This, in a nutshell, is the same argument I have recently used against Effective Altruism over at my other blog, How to Be a Stoic. It is also the same reason I think we should not accept the infamous “repugnant conclusion,” which stems from utilitarianism for reasons very similar to those criticized by Baggini when it comes to rationalism (even though utilitarianism is obviously not Kantianism, the two approaches do share the rationalist assumption).
This, then, is Julian’s strong conclusion from his analysis of rationalism, one with whom I feel compelled (by reason…) to agree: “the fact that there are rationally binding desire-independent reasons for altruistic action does not in any way place an obligation on me to act on those reasons. What Searle calls ‘strong altruism’ does not, it turns out, place any obligation on me, of any strength. Whichever way you look at it, the fact that there exists a reason to help someone is not sufficient to establish that someone ought to act on that reason. … Unless reason obliges us to behave morally, the Kantian project fails.”
Baggini then moves to an exploration and defense of the sentimentalist position, beginning, of course, with a discussion of the famous is/ought (facts/values) distinction, made explicit by Hume himself:
“In every system of morality, which I have hitherto met with, I have always remarked, that the author proceeds for some time in the ordinary way of reasoning, and establishes the being of a God, or makes observations concerning human affairs; when of a sudden I am surprised to find, that instead of the usual copulations of propositions, is, and is not, I meet with no proposition that is not connected with an ought, or an ought not. This change is imperceptible; but is, however, of the last consequence. For as this ought, or ought not, expresses some new relation or affirmation, ’tis necessary that it should be observed and explained; and at the same time that a reason should be given, for what seems altogether inconceivable, how this new relation can be a deduction from others, which are entirely different from it. But as authors do not commonly use this precaution, I shall presume to recommend it to the readers; and am persuaded, that this small attention would subvert all the vulgar systems of morality, and let us see, that the distinction of vice and virtue is not founded merely on the relations of objects, nor is perceived by reason.” (A Treatise of Human Nature, 1739, book 3, part 1, section 1)
Julian’s reasoning is clear-headed here, so I will simply transcribe a few key lines:
“[Hume warns that] if the premises of an argument contain only statements of fact, then the conclusion must also contain only statements of fact, and must not smuggle in assertions of value, such as ‘oughts.’ In ordinary discourse, we do this all the time. We say, people are starving, they will die unless we send them food, therefore we ought to send them food. The conclusion does not follow logically. In practice, this is usually because premises are not so much absent as unstated. … Philippa Foot argued that it is a kind of fact about the natural world that living things have needs and desires and that therefore it is a matter of fact that certain things are of value to them. Take the proposition: ‘children are born helpless and have to be taught to learn language and so on.’ That, she explains, ‘means already that children have to be looked after.’ Crucially, these reasons are ‘objective and have nothing to do with preferences: some people love children and some people hate them. That doesn’t make any difference.’ On the one hand, this is a pure statement of fact. But it would also appear to contain implicit within it a statement of value: it is better that a child is looked after than not. We could call such statements ‘normative facts,’ meaning they are facts that contain elements of value. … It sounds paradoxical to say that we have interest-neutral reasons to accept the objectivity of interests, but the seeming paradox quickly dissolves when you see that the interest-neutrality of reason only concerns the requirement that we do not allow our interests to cloud our judgement of what is the case. It does not prohibit the recognition of real interests in the world. Given that these interests can be emotional as well as biological, this means that emotions can sometimes number among the reasons of rational argument.”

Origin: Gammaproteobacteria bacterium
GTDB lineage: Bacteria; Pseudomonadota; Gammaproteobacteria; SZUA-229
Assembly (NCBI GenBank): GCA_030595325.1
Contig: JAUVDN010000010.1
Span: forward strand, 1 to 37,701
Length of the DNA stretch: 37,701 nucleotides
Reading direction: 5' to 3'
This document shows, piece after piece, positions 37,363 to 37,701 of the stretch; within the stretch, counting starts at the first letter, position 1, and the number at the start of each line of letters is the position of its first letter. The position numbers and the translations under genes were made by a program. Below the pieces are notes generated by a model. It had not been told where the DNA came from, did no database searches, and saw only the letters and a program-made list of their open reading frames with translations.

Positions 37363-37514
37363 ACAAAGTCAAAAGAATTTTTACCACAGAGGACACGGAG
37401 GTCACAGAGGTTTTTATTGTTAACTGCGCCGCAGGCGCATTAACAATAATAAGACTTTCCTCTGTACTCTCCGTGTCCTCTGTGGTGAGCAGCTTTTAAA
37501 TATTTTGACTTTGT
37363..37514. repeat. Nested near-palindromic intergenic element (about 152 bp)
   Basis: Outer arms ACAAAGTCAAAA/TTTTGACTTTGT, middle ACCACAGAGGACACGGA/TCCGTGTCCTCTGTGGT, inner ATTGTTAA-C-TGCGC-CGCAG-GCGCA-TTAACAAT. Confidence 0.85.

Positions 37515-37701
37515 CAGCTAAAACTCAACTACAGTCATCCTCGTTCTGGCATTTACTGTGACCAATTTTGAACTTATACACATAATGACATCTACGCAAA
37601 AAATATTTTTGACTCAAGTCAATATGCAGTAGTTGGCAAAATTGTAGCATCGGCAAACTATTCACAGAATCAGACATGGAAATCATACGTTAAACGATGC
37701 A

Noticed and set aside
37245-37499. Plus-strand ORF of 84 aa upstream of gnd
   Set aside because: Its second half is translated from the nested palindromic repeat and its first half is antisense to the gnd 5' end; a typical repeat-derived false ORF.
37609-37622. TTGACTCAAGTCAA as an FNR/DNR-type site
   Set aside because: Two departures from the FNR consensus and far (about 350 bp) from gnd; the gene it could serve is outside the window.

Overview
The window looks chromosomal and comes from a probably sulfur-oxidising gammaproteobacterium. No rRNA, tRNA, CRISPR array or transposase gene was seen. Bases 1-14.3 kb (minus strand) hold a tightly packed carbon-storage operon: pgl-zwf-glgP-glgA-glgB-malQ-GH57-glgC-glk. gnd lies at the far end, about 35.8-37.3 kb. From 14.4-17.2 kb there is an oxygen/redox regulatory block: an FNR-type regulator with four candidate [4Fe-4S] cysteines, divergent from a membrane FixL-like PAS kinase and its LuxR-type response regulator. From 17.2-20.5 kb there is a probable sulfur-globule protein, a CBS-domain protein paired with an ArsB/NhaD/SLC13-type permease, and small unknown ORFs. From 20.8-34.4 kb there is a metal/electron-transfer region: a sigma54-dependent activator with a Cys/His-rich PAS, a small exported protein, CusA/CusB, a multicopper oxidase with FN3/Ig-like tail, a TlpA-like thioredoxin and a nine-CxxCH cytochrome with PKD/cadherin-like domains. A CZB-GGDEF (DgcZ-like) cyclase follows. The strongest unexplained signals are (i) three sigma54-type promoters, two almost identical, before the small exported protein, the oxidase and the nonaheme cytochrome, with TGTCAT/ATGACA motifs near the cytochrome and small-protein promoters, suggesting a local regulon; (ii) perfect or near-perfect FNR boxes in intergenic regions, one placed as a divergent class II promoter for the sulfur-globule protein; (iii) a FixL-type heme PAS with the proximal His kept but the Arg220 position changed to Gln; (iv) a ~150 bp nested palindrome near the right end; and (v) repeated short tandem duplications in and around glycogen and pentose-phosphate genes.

Time to take a break and go back to why sentimentalism as proposed by Hume-Baggini is not at all the same thing as emotivism, the “crude,” as Julian puts it, proposition that morality boils down to (essentially arbitrary) gut feelings.